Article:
Rural round-up

January 30, 2014

Major forest industry safety review launched:

An independent panel is to conduct a major review into the high number of serious and fatal injuries in the forest industry.

The panel members are business leader George Adams, employment health and safety lawyer Hazel Armstrong and business safety specialist Mike Cosman. Their appointment and their terms of reference have been endorsed by forest industry organisations, ACC, relevant government agencies, the NZ Council of Trade Unions and the Business Leaders’ Health and Safety Forum.

The review, which is expected to take up to six months to complete, is being funded by the Forest Owners, Forest Industry Contractors and Farm Forestry Associations, with administrative support and other resources provided by the government’s health and safety regulator, WorkSafe New Zealand.

Forest Owners past-president Bill McCallum says the forest industry makes an important contribution to New Zealand, providing jobs, export earnings and helping to lift economic growth. . .

Forest Contractors Welcome Expert Review Team:

Following the announcement earlier today of the start of the Forest Industry Workplace Safety Review process, the original architects of the review say they are pleased with the makeup of the review team.

“It was our executive board that first raised concerns with the corporate forest managers back in March 2013” says Forest Industry Contractors Association (FICA) spokesman John Stulen, “so we are pleased to see that a very strong and completely independent team of experienced safety professionals has been engaged to carry out the work.”

“We’ve worked closely with the Forest Owners Association and union leaders to ensure that a robust process was put in place.

The time we have taken to set up this up and ensure the review is impartial will give piece of mind to everyone.

All workers in our industry and their families can be assured they can speak frankly and openly and expect to have their concerns heard.” . . .

Industry-led forestry inquiry welcome:

Labour Minister Simon Bridges today welcomed the announcement of an industry-led inquiry into forestry safety, which will commence next month.

“I am pleased the forestry industry has taken ownership of the inquiry as enduring safety solutions in our forests cannot be made by government enforcement alone,” Mr Bridges says.

“The number of workplace deaths and injuries in forestry is too high and any action to reduce that toll deserves support.

“The Government’s health and safety regulator, WorkSafe NZ, will make a significant contribution to the inquiry. It will provide secretariat and other support, and will also make a substantial submission. . .

Iwi seeks dam benefits:

Hawke’s Bay iwi Ngati Kahungunu wants to know how it might benefit financially from a proposed dam, without becoming an investor.

It’s one of three iwi who have made an agreement with the regional council to talk about making changes to the Ruataniwha Dam plans.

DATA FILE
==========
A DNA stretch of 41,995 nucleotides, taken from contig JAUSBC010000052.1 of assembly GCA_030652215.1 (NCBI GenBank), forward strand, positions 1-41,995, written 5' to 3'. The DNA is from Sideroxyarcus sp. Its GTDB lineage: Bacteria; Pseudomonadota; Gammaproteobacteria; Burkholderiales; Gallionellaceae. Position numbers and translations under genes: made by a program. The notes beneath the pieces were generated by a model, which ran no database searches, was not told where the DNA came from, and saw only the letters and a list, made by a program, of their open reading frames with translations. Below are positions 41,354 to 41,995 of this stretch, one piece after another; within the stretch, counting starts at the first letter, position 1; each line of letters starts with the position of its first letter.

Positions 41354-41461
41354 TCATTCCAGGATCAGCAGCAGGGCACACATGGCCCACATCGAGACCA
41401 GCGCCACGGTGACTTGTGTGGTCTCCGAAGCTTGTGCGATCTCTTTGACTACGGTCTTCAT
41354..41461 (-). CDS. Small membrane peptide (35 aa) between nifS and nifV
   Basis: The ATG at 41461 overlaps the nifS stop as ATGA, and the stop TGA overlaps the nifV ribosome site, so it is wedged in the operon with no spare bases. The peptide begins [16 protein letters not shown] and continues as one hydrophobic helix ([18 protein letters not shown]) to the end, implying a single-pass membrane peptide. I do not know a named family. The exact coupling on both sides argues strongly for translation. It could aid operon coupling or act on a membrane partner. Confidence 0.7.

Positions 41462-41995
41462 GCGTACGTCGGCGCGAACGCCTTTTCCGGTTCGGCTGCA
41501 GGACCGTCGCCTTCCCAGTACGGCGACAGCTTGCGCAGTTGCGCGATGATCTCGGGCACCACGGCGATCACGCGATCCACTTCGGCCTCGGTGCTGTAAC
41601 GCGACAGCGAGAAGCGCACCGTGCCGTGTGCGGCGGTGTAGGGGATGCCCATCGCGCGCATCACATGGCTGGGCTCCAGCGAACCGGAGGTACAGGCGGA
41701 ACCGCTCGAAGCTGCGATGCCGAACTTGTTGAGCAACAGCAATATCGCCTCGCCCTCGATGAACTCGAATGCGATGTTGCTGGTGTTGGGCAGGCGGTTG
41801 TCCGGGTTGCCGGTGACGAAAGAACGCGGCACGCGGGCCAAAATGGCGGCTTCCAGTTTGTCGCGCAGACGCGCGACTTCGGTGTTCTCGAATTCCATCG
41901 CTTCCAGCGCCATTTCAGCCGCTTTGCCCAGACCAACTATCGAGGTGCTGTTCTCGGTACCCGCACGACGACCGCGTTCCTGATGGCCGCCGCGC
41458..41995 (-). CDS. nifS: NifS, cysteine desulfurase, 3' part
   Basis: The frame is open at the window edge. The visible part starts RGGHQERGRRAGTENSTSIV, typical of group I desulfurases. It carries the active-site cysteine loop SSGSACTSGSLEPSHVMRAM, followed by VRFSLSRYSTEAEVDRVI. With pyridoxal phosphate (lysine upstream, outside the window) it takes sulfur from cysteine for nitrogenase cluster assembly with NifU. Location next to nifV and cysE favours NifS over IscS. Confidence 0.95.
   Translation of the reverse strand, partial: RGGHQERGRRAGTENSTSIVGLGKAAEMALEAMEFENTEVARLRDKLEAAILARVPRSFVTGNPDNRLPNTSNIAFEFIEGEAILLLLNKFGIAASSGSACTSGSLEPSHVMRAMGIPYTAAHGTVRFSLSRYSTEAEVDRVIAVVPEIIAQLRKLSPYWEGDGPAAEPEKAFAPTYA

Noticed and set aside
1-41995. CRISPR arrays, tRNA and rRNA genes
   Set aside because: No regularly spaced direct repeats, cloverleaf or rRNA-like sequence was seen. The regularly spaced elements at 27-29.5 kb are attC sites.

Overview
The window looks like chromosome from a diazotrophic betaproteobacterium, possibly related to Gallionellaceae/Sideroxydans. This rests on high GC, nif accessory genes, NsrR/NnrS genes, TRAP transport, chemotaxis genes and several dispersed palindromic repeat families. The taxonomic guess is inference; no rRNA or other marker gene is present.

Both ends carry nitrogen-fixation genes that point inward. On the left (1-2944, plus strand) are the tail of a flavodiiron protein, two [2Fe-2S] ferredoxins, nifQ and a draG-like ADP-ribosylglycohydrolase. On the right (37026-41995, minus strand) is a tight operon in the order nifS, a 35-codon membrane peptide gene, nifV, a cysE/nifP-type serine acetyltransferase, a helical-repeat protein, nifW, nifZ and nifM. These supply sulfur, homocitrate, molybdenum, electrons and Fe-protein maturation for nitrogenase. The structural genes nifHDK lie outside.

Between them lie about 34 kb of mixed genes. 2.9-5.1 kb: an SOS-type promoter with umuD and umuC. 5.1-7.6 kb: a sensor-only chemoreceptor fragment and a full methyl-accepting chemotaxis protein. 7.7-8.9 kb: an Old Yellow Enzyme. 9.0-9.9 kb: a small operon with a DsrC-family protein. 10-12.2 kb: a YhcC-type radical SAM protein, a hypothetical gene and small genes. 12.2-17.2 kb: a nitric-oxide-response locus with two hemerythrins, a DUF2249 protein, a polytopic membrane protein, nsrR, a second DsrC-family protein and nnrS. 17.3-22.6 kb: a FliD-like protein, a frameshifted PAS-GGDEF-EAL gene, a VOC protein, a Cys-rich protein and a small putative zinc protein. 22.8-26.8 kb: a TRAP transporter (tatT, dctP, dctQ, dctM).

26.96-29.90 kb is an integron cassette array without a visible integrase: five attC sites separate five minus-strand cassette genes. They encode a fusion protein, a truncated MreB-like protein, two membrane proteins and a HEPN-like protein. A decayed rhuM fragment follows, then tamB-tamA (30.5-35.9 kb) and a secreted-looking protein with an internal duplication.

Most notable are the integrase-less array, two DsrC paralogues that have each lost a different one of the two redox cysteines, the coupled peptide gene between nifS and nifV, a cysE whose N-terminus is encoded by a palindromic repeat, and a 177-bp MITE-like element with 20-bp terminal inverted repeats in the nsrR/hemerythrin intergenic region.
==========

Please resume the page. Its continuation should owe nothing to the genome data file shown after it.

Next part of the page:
Ngati Kahungunu runanga chair Ngahiwi Tomoana says discussions will take in to account the interest of the tribal people along the river.

The tribe has asked for all information on the dam so it can examine the data and reach its own conclusion on the benefits of any water storage scheme, he says. . . .

Maori trust to build East Coast dam:

A Maori organisation has won the right to build a dam on the East Coast.

Wi Pere Trust has got the tick of approval from Gisborne District Council to store water at Whatatutu.

Supplies will be taken from Waipaoa River and the dam will hold enough water to service tribal farmland, vineyards and orchards for 20 days during any drought. . . .

Contest to set speed fencing world record:

Speed and skill will be the key combination needed in Waikato this week to establish a world record for speed fencing.

The challenge, which involves putting battens on a fence, will be a feature of the Grasslandz Agricultural Machinery Expo, taking place at Ereka, between Morrinsville and Hamilton tomorrow and Friday.

It’s organised by Fairbrother Industries, a New Zealand company that makes post drivers and other fencing equipment for the local and export markets. . .   .

Sheep And Beef Sector Boost With Genetics Investment:

The announcement today that the Government will invest $15 million into sheep and beef genetics research over next five years has been welcomed by Beef + Lamb New Zealand Chairman, Mike Petersen.

The Government has said it will contribute funding for genetic research to allow the sheep and beef sector to further improve genetic gain and the development of new traits that can be farmed on hill country.

Petersen said the Government’s funding commitment was a pleasing show of confidence in the New Zealand sheep and beef sector, with the potential to significantly boost farmer profitability and that of the New Zealand economy.

“This investment supports a whole range of research, identifying new breeding traits that will produce more efficient animals and those that meet consumer preferences in our valuable export markets. . .

Following the announcement earlier today of the start of the Forest Industry Workplace Safety Review process, the original architects of the review say they are pleased with the makeup of the review team.

“It was our executive board that first raised concerns with the corporate forest managers back in March 2013” says Forest Industry Contractors Association (FICA) spokesman John Stulen, “so we are pleased to see that a very strong and completely independent team of experienced safety professionals has been engaged to carry out the work.”

“We’ve worked closely with the Forest Owners Association and union leaders to ensure that a robust process was put in place.

The time we have taken to set up this up and ensure the review is impartial will give piece of mind to everyone.